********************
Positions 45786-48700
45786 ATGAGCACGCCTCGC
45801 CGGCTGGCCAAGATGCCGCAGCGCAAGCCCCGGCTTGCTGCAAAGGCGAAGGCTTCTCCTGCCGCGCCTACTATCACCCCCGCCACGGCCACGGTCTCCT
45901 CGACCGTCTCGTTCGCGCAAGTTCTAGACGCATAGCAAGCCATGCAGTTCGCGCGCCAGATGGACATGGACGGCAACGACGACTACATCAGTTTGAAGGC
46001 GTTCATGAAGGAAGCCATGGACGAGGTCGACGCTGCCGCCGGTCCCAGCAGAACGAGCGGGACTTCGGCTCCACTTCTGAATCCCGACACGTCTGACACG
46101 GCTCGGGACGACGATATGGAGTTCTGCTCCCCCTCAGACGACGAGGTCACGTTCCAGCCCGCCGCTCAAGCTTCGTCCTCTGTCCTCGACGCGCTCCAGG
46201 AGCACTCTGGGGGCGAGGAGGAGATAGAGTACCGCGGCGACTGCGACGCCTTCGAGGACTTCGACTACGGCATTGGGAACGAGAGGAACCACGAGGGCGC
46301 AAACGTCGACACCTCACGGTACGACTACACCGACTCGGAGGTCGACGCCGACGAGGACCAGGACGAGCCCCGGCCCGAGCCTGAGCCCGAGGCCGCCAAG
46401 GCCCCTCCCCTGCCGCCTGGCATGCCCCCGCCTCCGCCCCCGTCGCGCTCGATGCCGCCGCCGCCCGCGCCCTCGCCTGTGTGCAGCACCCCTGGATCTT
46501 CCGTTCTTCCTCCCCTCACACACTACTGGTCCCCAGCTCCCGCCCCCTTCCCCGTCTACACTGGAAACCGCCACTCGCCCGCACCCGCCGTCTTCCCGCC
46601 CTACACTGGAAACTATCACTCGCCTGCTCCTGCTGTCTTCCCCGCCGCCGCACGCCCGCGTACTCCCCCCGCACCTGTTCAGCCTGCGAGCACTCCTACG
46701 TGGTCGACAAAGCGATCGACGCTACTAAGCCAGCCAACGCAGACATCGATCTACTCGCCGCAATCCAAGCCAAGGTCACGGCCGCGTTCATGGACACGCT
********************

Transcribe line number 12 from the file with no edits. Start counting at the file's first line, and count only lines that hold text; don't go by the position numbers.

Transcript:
46701 TGGTCGACAAAGCGATCGACGCTACTAAGCCAGCCAACGCAGACATCGATCTACTCGCCGCAATCCAAGCCAAGGTCACGGCCGCGTTCATGGACACGCT